By Julia Merrill
The biggest problem when it comes to self-care is that all you want to do after a long day at work is collapse on the couch with Netflix and takeout. When you’re stressed and tired, you don’t necessarily have the energy or motivation to eat well or exercise.
So how do you overcome the daily grind and engage in healthy habits that make you feel better? Here are three simple ways to get started.
Get A Good Night’s Sleep
How much sleep we get affects both our eating and exercise habits. According to Shape, women tend to experience more negative symptoms from lack of sleep than men, and yet many of us continue to sleep poorly or not enough.
There are many reasons for this, from stress to staying up late binge watching our favorite show, but your first step toward better sleep quality should be to check your bed. If you experience pain or discomfort when you’re trying to fall asleep, your pillows could be to blame. Consider an upgrade! There is a huge range of options (firmness/material, filling, ventilated options to keep you cool, etc.), so take your time shopping online – Wayfair has a great selection – before making your choice.
Plan, Plan, Plan
“When you fail to plan, you plan to fail” is a huge cliché, but it’s annoyingly true when it comes to building healthy habits. For instance, planning your meals for the week can help you avoid unhealthy fast foods (like takeout), which is also great for your wallet. Basic meal prepping on the weekends can be a big help, and it doesn’t have to mean eating the same boring chicken every day. Check out this list of 30 delicious meal prep ideas by Greatist for inspiration.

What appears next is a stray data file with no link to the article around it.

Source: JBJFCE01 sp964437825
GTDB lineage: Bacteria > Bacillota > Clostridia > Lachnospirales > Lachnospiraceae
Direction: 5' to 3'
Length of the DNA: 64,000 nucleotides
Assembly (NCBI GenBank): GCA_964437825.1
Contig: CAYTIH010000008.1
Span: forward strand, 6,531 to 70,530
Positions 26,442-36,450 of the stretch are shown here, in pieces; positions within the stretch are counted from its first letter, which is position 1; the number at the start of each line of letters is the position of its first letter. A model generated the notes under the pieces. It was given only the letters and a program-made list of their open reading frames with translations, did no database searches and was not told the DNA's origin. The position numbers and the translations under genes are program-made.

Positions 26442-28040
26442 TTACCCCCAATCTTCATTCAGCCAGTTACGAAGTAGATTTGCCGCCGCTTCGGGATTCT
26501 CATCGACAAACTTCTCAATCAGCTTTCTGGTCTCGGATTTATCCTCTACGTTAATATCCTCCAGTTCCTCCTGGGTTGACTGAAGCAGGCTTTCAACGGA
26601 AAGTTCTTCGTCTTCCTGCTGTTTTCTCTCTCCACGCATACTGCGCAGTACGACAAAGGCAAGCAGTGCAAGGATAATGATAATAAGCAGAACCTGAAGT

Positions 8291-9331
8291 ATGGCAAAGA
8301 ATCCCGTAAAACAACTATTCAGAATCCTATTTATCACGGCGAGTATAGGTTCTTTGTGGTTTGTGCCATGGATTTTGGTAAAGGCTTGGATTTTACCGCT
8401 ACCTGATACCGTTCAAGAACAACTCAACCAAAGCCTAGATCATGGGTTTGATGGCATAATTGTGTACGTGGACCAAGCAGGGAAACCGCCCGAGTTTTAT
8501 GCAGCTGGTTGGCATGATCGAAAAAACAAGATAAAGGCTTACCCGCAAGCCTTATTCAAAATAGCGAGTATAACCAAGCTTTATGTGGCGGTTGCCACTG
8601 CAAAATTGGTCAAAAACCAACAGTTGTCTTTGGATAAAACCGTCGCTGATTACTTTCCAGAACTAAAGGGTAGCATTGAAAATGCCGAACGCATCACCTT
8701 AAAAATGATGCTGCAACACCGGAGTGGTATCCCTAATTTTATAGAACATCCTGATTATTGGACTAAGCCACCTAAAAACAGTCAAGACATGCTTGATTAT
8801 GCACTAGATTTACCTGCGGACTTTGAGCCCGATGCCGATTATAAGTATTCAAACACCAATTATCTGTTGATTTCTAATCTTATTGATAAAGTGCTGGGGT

Another powerful planning tool is scheduling. Research has shown that people who schedule their goals and habits are significantly more likely to follow through with them simply because they wrote them down. If you don’t use a planner for your personal life yet, it’s time to start! Or if you’re feeling creative, you can always start a bullet journal.
Keep Your Goals SMART
You may have heard of SMART goals in the context of business, but you can easily apply the theory to your personal goal-setting. For those who don’t know, SMART goals are Specific, Measurable, Attainable, Relevant, and Time-bound. They are more likely to succeed because they give you something concrete to aim for while keeping things grounded in reality. What this means for your self-care is that you should always make sure you’re following these principles when setting out diet, exercise, and general wellness goals. For a detailed example, check out this guide to setting SMART exercise goals.
In terms of diet, if your problem is indulging in sweets and desserts sugar is what is (Relevant) to you. Your goal could be to reduce added sugars (Specific) to no more than the recommended daily intake of 25g (Measurable), allowing yourself a higher number on weekends (Attainable) for a month (Time-bound). At the end of this time, you can decide whether this works for you or not, and whether to keep going or set a new goal accordingly.
Focusing on wellness is not as easy as it should be, especially when work is stressing you out or using up most of your mental energy. However, prioritizing your physical and mental health is essential to your long-term well-being. Ignoring exercise, diet, and sleep is not an option. These tips can help you make healthy habits a normal part of your routine, which in turn can help you thrive in all areas of your life.